Metz to Appear on Panel Helping States Plan for Family First Act
Allison Metz, PhD, senior research scientist and head of the Implementation Division at the UNC Frank Porter Graham Child Development Institute, will appear on a panel for the webinar "Learn to Develop a Preventive Child Welfare Practice Model for the Family First Act," hosted by the Anne E. Casey Foundation on April 29, 2020, at 1:00 pm EST.
The webinar will cover how states and counties can align a preventive child welfare practice model with the Family First Prevention Services Act (FFPSA). The event is part of the foundation's Leading With Evidence webinar series, which focuses on how child welfare leaders, researchers, and program developers can work together to further the use of evidence in the child welfare field.
FFPSA restructures how the federal government spends money on child welfare, reallocating money previously used in foster care to earlier in the process so children who are candidates for foster care can access critical services that may prevent out-of-home placements. Metz says the act is one of the most important legislative acts in child welfare passed in decades, and the discussion fits well within the work of FPG's mission to bridge research, policy, and practice.
"Our goal is to help states figure out what it will look like for them to prepare for this and how they can develop a Family First plan by drawing on research and examples from existing practices, as well as effective implementation," says Metz.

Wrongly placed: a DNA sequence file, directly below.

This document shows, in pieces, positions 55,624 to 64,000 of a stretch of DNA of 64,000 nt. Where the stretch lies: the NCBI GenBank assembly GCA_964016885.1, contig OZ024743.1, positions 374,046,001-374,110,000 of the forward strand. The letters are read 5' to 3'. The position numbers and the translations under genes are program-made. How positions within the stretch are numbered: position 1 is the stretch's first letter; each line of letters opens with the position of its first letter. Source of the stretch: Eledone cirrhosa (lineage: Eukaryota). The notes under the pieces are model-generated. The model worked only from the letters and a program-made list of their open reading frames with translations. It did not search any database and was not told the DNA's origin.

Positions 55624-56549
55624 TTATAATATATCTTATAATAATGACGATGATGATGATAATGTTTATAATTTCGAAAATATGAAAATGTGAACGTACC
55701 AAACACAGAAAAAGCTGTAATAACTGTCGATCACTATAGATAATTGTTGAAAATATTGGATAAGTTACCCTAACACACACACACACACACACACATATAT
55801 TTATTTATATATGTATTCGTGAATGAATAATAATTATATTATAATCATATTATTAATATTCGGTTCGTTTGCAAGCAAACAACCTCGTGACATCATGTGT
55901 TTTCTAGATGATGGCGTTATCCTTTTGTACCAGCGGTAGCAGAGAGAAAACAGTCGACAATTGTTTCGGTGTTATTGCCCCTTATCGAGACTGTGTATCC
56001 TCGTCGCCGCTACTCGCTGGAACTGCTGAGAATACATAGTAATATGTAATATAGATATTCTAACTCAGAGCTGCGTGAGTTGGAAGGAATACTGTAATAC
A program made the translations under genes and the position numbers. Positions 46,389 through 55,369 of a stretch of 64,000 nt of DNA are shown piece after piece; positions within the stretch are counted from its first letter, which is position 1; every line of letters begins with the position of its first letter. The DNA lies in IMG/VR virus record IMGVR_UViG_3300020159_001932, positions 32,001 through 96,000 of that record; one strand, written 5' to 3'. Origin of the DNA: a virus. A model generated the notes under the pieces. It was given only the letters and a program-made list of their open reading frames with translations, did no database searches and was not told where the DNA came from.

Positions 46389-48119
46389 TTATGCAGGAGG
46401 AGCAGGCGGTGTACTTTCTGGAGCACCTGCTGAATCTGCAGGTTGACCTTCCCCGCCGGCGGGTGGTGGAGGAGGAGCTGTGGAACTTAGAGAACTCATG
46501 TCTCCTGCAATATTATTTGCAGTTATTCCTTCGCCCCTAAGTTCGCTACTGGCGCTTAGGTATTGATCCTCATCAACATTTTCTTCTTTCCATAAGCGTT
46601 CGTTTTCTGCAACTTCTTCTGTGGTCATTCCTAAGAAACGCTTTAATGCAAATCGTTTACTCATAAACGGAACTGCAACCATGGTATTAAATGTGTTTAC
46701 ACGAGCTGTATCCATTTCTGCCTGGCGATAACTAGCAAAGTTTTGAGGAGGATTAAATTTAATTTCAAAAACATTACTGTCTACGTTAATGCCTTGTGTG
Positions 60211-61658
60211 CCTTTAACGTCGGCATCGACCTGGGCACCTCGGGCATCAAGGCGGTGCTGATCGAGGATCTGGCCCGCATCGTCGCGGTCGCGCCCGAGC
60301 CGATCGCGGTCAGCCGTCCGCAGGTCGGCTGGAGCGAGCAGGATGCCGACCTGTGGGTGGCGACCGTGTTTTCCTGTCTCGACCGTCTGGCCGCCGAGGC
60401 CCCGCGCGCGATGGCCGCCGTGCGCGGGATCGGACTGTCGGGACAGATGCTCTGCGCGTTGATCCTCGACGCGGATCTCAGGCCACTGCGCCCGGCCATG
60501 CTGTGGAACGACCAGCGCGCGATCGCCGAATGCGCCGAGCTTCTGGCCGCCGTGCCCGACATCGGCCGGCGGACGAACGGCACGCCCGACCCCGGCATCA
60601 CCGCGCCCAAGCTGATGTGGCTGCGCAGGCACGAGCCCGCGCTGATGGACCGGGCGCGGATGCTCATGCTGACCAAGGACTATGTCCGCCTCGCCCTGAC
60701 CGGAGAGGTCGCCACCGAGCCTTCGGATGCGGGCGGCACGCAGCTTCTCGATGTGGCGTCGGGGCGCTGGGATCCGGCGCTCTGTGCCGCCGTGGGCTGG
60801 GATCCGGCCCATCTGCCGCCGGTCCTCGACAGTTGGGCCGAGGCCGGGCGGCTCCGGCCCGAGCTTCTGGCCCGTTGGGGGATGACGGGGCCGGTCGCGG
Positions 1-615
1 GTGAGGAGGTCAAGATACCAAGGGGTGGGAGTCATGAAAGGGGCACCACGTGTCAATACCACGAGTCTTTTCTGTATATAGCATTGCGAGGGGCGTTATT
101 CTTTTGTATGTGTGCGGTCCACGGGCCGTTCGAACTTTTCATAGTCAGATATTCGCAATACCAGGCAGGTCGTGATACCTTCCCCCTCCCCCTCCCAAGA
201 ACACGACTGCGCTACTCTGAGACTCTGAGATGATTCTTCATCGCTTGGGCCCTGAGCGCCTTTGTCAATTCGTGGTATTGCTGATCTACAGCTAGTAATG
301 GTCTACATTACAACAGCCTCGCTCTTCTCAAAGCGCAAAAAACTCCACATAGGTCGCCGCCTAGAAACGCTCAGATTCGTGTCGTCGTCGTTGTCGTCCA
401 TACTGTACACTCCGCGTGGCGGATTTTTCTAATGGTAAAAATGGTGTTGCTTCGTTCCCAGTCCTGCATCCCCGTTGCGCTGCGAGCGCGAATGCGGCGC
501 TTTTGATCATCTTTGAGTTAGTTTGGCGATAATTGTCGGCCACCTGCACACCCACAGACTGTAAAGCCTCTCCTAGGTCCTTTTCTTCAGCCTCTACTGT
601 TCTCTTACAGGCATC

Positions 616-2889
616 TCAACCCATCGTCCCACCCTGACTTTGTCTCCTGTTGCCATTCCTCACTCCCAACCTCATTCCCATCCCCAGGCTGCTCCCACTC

In the webinar, Metz and co-panelist Jacqueline O. McKnight, deputy director of child and family services with Mecklenburg County (North Carolina) Department of Social Services, will discuss Putting Family First, a paper that helps child welfare agencies develop a preventive practice model that addresses the unique needs of local families while ensuring quality, implementable programs and practices.
Webinar participants will learn about:
- core elements of a well-defined preventive practice model;
- how evidence-based case management builds trust and relationships with families;
- the role of leaders in thinking about preventive services; and
- how a local child welfare leader is putting these ideas into practice amid the challenges of the COVID-19 pandemic.
The first goal of child welfare is a child's safety, says Metz, and children are often placed in foster care to secure a safe environment. However, sometimes children are removed simply because they need services. This act helps them access those services without removal, which can be traumatic and have negative mental health and educational outcomes.
"This act seeks to find support for child welfare agencies to be able to have other pathways of retaining services for children and families," she says. "A sense of permanence, when possible, in the life of children can lead to better educational, social, and emotional health."